Uncovering a treasure trove of dissenting objects can be tricky. Private Eye Editor Ian Hislop hand-picked a range of 100 intriguing objects that explore the idea of dissent, subversion and satire. A wide variety of objects are on display in the exhibition – from graffiti on a Babylonian brick to a banknote with hidden rude words, from satirical Turkish shadow puppets to a recently acquired ‘pussy’ hat worn on a women’s march. Unlock the messages and symbols these people used, and get closer to understanding them. This history shows that people have always challenged and undermined orthodox views in order to enable change. Ultimately, the exhibition will show that questioning authority, registering protest and generally objecting are an integral part of what makes us human.

Susana Gómez Laín Madrid Editor

Volume 33 no 3 January / February 2019 p9

6 thoughts on “The Unprivate Eye

  1. Thank you; this is the most interesting review I have read in a long time; I really enjoyed it and look forward to delving into some of the aspects you covered. I had never thought of an art catalogue for the blind and hope it helps them to imagine what is in front of them. You also say something very important: “Ultimately, the exhibition will show that questioning authority, registering protest and generally objecting are an integral part of what makes us human.” People need to stand up today and protest the status quo; we must stop being so apathetic to what’s going on around us, I won’t list the many issues here that need challenging, as the New Art Examiner is an art magazine and not the place for issues on the environment, government policies and wars.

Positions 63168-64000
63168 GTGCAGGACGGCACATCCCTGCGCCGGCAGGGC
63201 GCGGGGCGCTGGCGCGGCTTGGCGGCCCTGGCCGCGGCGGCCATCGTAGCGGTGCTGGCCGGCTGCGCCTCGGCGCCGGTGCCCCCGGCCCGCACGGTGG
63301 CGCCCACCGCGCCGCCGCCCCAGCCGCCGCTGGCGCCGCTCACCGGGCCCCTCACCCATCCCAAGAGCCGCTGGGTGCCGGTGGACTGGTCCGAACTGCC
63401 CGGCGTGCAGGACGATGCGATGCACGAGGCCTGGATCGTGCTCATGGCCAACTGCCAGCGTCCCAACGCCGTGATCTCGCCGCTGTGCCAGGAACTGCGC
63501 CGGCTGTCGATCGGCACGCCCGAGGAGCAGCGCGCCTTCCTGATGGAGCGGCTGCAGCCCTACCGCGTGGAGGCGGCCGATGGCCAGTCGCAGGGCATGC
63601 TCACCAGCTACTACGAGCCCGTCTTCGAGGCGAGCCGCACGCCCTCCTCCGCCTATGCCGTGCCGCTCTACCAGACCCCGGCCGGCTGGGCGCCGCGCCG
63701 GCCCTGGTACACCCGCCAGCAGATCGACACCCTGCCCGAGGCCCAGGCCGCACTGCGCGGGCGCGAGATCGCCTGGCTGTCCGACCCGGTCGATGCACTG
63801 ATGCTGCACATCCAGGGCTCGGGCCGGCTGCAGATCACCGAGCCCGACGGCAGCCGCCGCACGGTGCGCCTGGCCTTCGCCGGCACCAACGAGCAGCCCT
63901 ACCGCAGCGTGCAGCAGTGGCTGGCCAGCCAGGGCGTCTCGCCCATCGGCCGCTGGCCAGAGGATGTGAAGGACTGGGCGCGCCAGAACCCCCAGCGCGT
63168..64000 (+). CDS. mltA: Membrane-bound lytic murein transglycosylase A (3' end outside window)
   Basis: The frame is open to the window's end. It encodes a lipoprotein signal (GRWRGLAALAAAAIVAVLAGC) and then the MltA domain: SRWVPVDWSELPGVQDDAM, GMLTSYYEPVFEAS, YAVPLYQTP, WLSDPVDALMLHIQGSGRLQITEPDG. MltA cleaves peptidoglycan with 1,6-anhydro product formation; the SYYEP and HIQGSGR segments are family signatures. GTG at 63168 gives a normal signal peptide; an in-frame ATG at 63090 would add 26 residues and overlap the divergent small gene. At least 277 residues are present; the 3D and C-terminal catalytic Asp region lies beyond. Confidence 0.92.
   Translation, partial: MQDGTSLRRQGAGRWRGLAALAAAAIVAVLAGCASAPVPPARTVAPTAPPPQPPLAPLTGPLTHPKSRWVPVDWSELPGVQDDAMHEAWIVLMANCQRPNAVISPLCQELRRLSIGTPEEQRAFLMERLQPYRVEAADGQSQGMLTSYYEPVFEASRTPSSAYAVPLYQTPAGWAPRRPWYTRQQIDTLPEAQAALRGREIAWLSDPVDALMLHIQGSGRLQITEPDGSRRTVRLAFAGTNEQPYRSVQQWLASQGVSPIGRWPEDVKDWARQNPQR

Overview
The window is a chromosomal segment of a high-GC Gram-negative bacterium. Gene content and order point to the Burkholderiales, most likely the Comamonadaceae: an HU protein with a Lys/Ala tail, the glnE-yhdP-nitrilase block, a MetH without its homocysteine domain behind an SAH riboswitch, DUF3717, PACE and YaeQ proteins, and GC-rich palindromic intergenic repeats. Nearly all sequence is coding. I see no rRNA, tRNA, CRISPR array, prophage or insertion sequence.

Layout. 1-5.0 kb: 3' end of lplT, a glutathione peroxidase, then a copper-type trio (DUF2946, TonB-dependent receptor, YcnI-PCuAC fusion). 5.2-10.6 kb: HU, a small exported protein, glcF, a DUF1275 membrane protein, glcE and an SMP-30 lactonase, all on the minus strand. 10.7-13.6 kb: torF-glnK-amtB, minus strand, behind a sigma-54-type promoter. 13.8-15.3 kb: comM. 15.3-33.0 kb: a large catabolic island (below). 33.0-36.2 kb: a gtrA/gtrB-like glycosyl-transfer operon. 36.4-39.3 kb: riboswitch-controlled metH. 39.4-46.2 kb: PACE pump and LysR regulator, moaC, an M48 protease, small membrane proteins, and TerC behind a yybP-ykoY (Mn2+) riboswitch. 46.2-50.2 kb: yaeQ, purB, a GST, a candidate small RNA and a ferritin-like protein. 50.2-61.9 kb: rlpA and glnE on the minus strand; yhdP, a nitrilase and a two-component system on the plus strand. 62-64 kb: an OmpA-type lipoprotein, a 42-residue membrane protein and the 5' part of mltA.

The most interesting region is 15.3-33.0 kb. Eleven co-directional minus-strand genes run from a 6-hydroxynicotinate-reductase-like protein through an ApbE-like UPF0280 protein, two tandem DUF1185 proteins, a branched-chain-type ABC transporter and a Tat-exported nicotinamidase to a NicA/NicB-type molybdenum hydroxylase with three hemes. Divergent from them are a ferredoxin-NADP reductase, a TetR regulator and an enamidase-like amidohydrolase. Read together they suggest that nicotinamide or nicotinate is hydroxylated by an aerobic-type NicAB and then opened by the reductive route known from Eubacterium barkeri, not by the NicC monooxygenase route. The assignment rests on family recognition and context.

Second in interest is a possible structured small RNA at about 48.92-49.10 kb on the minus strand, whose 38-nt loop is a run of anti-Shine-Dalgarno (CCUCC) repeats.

I loved the “Votes for Women” coin from the suffragettes.

    1. I think art should and could surface all issues. All issues can and do surface inside the art process. Art cannot stand alone.

      1. Dear Derek,
        I completely agree with you. Art is a language and stands for communication and dialogue.

    2. Many thanks Dorothy. I am very happy this review moved new aspects of your sensibility to social and humanistic problems. There have always been rebels and there will always be, and many ways of manifesting your dissent on what is going on in the world, and Art is an important and pacific channel to do it.
      I also found very suitable that the editor chose that coin to illustrate the article, among many other treasures that the exhibition offered, being the feminist movement such a live subject. A perfect use for money.

  2. I agree, this is a fun review, well-written and stimulating, not an erudite commentary that starts somewhere up in the clouds and then after many words, ends up without really saying anything. The author made me feel like I had missed something very special and unique.

    1. Thank you very much Mr. Chang. It was my aim to make the reader feel like that. When I write I try to imagine a blind friend beside me and try to make him/her feel the same I am feeling, entertain, build memories and make the most out of Art. I don’t write for experts but for ordinary people most of the time, nor do I want to impose my opinions, just to offer my impressions.
      I am sorry to tell you that you missed something very special. Be careful next time.